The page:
Use this URL to cite or link to this record in EThOS: https://ethos.bl.uk/OrderDetails.do?uin=uk.bl.ethos.341724
Title: An investigation into the effects of the E5 family of transforming proteins on the vacuolar proton-translocating ATPase
Author: Ashby, Andrew Daniel Mark
ISNI:       0000 0001 3430 2718
Awarding Body: University of Glasgow
Current Institution: University of Glasgow
Date of Award: 2000
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Abstract:
There are a number of viruses known to be causative agents of cancer (zur Hausen, 1991b). Most of these viruses act through expression of proteins that interfere with the action of cellular proteins involved in regulating cell division. This thesis examines the effects of various forms of E5 proteins, including a related protein from a retrovirus (HTLV-1) using Saccharomyces cerevisiae as a model organism. Yeast was chosen as it can grow in the absence of V-ATPase activity, unlike higher eukaryotic cells, and much is known about its V-ATPase. As S. cerevisiae is not the host organism of papillomaviruses and HTLV-1, the binding of the E5 proteins to yeast form of ductin was first examined. In an in vitro assay using co-translation and immunoprecipitation, all E5 proteins were found to bind to the S. cerevisiae form of ductin. When E5 proteins were expressed in S. cerevisiae using a vector known to give high expression of membrane proteins, all E5 proteins were detected in the vacuoles, a membrane which is the main site for the V-ATPase. Monitoring growth of the transformed yeast strains showed the expression of E5 proteins was not cytotoxic. The effects of the E5 transforming proteins were next tested on the activity of the S. cerevisiae V-ATPase. This study was extended to include a mutant form of ductin in which a key glutamic acid residue (E137) had been changed to glycine and is known to act as a dominant negative (Hughes et al, 1996). This mutant prevented growth at pH 7.5 and in high extracellular Calcium, both restrictive growth conditions that require V-ATPase activity. However, none of the E5 proteins, despite binding to ductin, had any effect. The enzyme was then examined more directly by kinetic analysis of ATP hydrolysis. None of the E5 proteins perturbed the activity of the V-ATPase as measured by Km or Vmax. Replacing glucose with galactose/raffinose in the growth medium of yeast reduces the V-ATPases activity (Kane, 1995). Repeating these experiments showed an initial complete loss of V-ATPase activity but the activity recovered to approximately 40% of the original value. This compromised system was therefore used to examine any effects of E5 transforming proteins. Whilst the dominant negative form of ductin again disrupted growth in the restrictive conditions, none of the E5 proteins had any effect. The apparent lack of effect on V-ATPase activity by E5 proteins was further investigated by examining the locations of the V-ATPase and E5 proteins after separation by size fractionation on glycerol gradients after ultracentrifugation. This showed that a representative of the E5 transforming proteins, HPV-16 E5, did not co-purify with the V-ATPase indicating it became detached from the active enzyme. The separation explains why E5 transforming proteins, although capable of binding to yeast ductin, do not disturb V-ATPase function. A partially disabled V-ATPase was used to discover if the E5 proteins could disturb activity. This form contained the Norway lobster (Nephrops norvegicus) ductin tagged with hexa-histidine tail at the C-terminus, known to markedly elevate the Km for ATP (Harrison et al, 1994). Again, the dominant negative form of ductin ablated growth at high pH, but none of the E5 proteins had any effect. Therefore, the E5 transforming proteins do not affect V-ATPase activity and it seems likely that their transforming activity is not occurring through the V-ATPase as has been thought. A scheme is proposed which takes into account recent findings on the related enzyme F-ATPase by which the binding to ductin is part of the mechanism of targeting E5 transforming proteins from the Endoplasmic Reticulum to other cellular compartments.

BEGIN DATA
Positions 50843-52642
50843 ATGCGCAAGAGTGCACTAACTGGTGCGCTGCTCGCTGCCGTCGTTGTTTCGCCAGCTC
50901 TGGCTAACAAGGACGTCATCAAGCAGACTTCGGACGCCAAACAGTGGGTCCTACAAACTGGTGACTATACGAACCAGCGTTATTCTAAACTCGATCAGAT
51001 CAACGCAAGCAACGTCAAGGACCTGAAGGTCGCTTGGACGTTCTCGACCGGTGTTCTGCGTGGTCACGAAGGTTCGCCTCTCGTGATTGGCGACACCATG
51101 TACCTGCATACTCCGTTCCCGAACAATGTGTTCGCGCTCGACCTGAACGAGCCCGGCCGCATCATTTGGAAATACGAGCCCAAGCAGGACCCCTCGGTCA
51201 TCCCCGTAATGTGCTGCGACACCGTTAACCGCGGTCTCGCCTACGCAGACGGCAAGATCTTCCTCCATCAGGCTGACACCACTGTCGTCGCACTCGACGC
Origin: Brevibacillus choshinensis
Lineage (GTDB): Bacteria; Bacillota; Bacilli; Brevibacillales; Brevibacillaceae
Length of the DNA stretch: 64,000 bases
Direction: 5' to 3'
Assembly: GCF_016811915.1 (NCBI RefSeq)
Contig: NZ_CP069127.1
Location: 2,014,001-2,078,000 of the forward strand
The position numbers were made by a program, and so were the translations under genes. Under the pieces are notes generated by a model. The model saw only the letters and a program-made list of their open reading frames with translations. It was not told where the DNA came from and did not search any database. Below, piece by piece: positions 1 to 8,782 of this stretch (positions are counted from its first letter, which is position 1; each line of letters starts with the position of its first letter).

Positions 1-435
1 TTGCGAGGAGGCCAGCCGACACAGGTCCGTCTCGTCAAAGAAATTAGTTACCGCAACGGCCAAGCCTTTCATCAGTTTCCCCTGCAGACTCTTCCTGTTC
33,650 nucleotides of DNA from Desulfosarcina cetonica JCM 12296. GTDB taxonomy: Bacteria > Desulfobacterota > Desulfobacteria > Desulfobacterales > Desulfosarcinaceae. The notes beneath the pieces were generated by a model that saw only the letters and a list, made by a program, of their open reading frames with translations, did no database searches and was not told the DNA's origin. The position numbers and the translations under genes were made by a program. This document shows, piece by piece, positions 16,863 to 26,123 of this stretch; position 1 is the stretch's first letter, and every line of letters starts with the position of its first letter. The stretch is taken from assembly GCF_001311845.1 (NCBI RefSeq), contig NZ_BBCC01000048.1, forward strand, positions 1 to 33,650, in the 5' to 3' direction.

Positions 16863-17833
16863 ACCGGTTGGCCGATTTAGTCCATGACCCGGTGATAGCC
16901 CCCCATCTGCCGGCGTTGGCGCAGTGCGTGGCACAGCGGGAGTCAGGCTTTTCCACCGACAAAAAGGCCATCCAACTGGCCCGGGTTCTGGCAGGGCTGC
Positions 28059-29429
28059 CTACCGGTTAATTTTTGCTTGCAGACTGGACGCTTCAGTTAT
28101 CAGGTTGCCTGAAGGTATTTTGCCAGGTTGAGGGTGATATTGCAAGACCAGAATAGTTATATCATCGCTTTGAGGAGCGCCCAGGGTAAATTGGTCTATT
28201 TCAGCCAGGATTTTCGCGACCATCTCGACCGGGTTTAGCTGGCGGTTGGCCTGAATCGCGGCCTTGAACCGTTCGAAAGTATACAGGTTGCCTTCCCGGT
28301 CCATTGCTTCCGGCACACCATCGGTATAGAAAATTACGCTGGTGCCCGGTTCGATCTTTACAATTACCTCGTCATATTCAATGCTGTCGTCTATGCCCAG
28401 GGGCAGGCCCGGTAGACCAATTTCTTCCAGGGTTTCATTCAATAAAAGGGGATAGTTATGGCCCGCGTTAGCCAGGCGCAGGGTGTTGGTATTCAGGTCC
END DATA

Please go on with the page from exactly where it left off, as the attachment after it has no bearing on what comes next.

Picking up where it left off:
Supervisor: Not available Sponsor: Not available
Qualification Name: Thesis (Ph.D.) Qualification Level: Doctoral
EThOS ID: uk.bl.ethos.341724  DOI: Not available
Keywords: Cancer; Skin; Viruses; Papillomaviruses
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